I just received my copy of the new APA Dictionary of Psychology, a reference book that should probably be on the desks of most psychology academics and scholars. As a coauthor of the Woodcock-Johnson III battery, I was pleased to see that the WJ was included in the dictionary. Below is the WJ entry, as well as the definition of "intelligence."
- Intelligence - "the ability to derive information, learn from experience, adapt to the environment, understand, and correctly utilize thought and reason. There are many different definitions of intelligence, including an operational one, proposed by Edwin Boring, that intelligence is what is test by intelligence tests. There is currently much debate, as there ha been in the past, over the exact nature of intelligence.
- Woodcock-Johnson Psychoeducational Battery - "an assessment, now in it's third edition, that measures cognitive ability and academic achievement in children, young people, or adults. The tests of cognitive ability produce a full-scale intelligence score and determine strengths and weaknesses of information processing. The tests of academic achievement assess abilities in reading, written language, mathematics, and knowledge. They also asses basic skills in each of these areas and the level of application of those skills by the person being assessed. This battery is one of the main diagnostic tools used to evaluate a student for specific learning disabilities. Tes results on the cognitive portion, when combined and compared with the results of the achievement portion, reveal the learning style of a student who may have a learning disability, documented by a statistically significant numerical difference between actual performance and cognition potential."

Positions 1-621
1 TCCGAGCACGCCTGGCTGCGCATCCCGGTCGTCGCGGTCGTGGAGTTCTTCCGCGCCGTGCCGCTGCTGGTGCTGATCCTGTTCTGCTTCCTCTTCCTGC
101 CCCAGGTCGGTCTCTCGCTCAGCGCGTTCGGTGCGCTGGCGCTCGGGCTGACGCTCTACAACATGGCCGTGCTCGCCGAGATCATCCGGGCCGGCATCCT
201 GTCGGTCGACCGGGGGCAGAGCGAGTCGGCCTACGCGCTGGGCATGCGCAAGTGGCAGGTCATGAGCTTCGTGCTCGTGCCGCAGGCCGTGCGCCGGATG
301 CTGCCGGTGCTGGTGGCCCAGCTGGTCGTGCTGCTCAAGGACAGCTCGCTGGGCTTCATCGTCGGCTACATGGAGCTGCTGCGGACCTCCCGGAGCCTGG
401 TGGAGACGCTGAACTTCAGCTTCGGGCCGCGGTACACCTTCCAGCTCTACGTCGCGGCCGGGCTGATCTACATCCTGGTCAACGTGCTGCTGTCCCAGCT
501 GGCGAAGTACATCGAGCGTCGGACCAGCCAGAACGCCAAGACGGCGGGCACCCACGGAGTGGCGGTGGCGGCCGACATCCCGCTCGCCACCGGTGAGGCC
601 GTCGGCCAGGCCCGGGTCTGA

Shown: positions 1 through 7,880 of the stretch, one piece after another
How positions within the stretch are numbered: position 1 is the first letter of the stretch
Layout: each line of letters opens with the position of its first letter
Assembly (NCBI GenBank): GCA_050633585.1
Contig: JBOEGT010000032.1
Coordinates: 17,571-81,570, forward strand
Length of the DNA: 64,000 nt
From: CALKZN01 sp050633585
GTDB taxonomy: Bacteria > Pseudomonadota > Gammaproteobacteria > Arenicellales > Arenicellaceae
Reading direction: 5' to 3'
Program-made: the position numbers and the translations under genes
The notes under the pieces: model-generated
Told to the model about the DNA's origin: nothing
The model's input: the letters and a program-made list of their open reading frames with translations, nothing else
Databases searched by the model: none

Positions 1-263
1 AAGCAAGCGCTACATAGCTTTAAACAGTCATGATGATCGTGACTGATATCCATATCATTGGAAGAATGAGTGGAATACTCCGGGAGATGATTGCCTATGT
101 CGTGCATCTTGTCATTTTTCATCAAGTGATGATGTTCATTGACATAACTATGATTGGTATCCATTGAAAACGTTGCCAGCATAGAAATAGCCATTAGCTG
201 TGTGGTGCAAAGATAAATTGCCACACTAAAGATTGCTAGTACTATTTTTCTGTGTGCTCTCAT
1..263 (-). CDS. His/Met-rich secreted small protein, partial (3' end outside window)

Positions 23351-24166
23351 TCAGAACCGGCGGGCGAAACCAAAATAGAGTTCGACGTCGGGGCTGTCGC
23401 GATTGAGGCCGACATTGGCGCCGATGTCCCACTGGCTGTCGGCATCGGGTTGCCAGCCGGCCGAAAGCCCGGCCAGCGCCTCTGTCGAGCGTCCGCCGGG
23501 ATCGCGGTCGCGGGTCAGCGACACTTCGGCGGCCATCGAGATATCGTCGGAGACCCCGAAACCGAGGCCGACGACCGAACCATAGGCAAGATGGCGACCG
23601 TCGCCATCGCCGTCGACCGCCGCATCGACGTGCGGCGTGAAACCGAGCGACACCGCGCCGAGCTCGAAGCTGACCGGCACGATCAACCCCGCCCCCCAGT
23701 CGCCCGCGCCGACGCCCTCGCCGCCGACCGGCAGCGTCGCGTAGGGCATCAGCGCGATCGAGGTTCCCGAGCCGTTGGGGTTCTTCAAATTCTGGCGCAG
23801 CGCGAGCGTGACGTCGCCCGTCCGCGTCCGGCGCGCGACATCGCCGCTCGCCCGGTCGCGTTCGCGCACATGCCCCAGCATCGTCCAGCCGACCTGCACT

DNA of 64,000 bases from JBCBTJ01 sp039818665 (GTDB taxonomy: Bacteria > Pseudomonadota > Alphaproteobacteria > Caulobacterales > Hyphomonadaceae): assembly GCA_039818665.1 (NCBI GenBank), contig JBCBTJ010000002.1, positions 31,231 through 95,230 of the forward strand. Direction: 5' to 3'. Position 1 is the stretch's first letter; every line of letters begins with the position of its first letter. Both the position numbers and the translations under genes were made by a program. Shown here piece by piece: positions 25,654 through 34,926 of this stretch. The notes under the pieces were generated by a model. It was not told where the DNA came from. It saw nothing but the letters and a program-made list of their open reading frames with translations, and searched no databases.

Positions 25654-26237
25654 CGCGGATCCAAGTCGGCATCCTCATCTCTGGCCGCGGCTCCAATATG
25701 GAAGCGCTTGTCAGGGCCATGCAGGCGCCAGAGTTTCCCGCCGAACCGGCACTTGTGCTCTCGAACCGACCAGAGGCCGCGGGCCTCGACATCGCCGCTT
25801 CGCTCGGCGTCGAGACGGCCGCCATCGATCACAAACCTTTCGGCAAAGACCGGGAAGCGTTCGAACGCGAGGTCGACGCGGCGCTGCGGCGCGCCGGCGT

Technorati Tags: psychology, educational psychology, neuropsychology, school psychology, special education, education, dictionary, APA, American Psychological Association, cognition, cognitive, intelligence, IQ, IQ testing, Woodcock-Johnson, WJ, WJ III
powered by performancing firefox